March 15, 2016
Sarah Bindman

In a previous blog post we described our project to support climate-smart agriculture project through data-informed decision making. Back in September, we identified a number of key questions our clients and community partners were interested in answering:

• What is the full geographic extent of the work we are supporting?
• How do our projects fit within the context of other projects occurring in the area?
• How do we know if our projects are having an impact?

Now that we have built a prototype for this project, it is possible to start answering these questions.

First, USAID wanted to understand the full geographic extent of the work they were supporting. Using data from the Feed the Future Monitoring System, it is possible to see that projects are currently occurring in 17 countries.

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Within a particular country, Ethiopia for example, it can be observed that there are projects occurring in 8 sub-national regions; and within a particular region, Oromia for example, there are 15 projects occurring, 42 indicators being measured, and 12 organizations doing work within one sub-region.


Next, USAID wanted to understand where project locations are overlapping. The video below demos how one might investigate two projects in Ghana and see where they are each operating. In this example, it can be seen that the Peace Corps/FtF Partnership Initiative is operating in four sub-regions. The Agriculture Policy Support Project (APSP) is only occurring in one sub-region, Northern. As both of these projects are occurring in Northern, USAID or other partners operating in the field may be able to look at outcome data to determine whether there is a perceived benefit to having multiple projects operating in the same region. Understanding the high-level view of project locations is also important for identifying opportunities for better coordination and reduction in duplication of resources.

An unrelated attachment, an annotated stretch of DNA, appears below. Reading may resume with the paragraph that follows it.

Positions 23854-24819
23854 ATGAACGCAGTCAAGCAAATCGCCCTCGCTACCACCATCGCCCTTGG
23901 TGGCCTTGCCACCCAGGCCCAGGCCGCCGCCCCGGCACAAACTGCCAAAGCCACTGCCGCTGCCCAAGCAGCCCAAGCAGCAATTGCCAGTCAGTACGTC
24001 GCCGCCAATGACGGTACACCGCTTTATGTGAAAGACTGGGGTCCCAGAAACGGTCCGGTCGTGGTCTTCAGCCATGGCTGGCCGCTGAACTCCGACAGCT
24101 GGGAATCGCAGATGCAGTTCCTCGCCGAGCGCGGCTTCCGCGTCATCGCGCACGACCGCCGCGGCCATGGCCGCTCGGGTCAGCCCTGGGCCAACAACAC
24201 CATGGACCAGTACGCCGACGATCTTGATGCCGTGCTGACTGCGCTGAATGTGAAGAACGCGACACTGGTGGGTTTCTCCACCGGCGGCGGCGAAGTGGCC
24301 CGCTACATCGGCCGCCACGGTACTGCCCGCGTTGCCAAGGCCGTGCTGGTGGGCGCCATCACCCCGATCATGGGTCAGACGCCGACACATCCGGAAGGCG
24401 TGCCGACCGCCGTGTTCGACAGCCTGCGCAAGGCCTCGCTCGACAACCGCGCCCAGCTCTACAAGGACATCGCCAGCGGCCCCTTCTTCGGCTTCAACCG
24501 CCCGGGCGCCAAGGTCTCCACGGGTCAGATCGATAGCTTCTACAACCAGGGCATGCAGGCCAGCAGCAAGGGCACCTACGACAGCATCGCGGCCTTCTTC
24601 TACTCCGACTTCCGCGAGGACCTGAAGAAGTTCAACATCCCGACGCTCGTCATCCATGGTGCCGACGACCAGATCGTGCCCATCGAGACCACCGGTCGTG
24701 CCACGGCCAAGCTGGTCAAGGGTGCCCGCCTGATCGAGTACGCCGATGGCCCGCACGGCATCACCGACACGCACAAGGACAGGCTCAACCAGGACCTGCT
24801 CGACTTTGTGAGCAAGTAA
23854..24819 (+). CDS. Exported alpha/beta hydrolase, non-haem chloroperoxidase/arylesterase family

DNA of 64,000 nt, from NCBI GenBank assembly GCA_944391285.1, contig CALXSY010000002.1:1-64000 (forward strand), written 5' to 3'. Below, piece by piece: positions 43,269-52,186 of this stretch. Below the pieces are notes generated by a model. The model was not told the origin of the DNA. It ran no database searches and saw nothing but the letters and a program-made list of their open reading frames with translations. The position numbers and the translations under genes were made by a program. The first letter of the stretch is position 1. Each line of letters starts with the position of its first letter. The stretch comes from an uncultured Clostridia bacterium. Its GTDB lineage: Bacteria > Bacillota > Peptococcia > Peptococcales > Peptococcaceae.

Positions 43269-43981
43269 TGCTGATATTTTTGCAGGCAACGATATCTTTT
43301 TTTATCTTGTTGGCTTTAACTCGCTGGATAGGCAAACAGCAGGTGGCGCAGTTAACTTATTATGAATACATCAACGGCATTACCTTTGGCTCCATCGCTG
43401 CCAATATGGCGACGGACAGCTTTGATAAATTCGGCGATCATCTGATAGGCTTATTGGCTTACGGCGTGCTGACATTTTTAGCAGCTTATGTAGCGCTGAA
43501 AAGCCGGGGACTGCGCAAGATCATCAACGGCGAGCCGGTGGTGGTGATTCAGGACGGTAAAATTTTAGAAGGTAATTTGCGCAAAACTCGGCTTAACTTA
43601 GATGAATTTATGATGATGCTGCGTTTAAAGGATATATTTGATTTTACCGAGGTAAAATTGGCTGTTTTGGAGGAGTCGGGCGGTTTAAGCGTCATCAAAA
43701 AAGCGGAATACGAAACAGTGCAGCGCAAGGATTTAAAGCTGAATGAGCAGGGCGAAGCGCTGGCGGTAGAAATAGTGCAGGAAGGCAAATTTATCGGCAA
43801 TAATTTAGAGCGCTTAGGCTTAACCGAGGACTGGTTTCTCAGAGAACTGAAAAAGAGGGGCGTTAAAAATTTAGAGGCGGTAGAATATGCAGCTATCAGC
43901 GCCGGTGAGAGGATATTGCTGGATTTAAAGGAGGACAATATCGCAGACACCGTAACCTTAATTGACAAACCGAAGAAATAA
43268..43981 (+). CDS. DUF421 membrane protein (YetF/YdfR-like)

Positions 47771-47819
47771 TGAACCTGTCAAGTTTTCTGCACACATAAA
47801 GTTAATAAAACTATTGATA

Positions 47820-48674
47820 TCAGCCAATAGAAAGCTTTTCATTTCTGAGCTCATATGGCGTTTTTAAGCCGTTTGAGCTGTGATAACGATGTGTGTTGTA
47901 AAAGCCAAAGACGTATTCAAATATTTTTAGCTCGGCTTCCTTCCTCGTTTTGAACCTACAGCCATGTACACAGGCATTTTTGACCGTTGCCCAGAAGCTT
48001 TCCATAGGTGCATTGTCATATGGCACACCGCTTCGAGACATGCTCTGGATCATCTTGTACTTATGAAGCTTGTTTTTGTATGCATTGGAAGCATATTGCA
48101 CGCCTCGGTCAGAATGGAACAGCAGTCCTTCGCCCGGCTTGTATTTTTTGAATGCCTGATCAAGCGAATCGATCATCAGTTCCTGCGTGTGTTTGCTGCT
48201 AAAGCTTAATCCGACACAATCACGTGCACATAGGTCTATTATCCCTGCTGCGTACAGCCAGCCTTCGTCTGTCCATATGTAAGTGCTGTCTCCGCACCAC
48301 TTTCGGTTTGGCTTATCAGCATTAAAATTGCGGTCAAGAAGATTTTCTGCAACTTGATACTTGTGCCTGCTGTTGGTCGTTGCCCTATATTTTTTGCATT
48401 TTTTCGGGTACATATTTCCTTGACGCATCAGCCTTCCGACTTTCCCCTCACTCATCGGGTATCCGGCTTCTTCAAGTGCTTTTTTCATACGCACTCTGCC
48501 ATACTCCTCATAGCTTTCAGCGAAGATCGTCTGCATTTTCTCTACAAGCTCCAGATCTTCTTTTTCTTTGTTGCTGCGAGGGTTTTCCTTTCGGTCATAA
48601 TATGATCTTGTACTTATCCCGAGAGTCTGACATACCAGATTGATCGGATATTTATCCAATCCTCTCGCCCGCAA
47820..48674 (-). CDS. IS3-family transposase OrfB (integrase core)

Lastly, USAID wanted to know if their projects are having an impact. This is a hard question to answer. Determining causality in project delivery is virtually impossible but there are a variety of tools one can use to make a judgement call. One approach for answering this question is by looking at the indicators that USAID has laid out for each project. For example, the Agricultural Growth Project - Livestock Growth Project (AGP-LGP) in Ethiopia tracks a number of indicators including:

• The value of exports of targeted agricultural commodities as a result of USG assistance
• The value of Agricultural and Rural Loans
• The number of people trained in child health and nutrition through USG-supported programs


Diving into one of these indicators one can see that between 2013 and 2015 there was a rise in the number of people trained in child health and nutrition through USG-supported programs. Not only did the raw number rise, but the program increased its ability to hit its annual target. Looking at additional data from the regions in which the Agricultural Growth Project - Livestock Growth Project was operating, USAID can begin to assess whether training additional personnel had a positive impact at the micro-level. Additionally, this data can be used to better set future targets and improve the internal metric tracking system.

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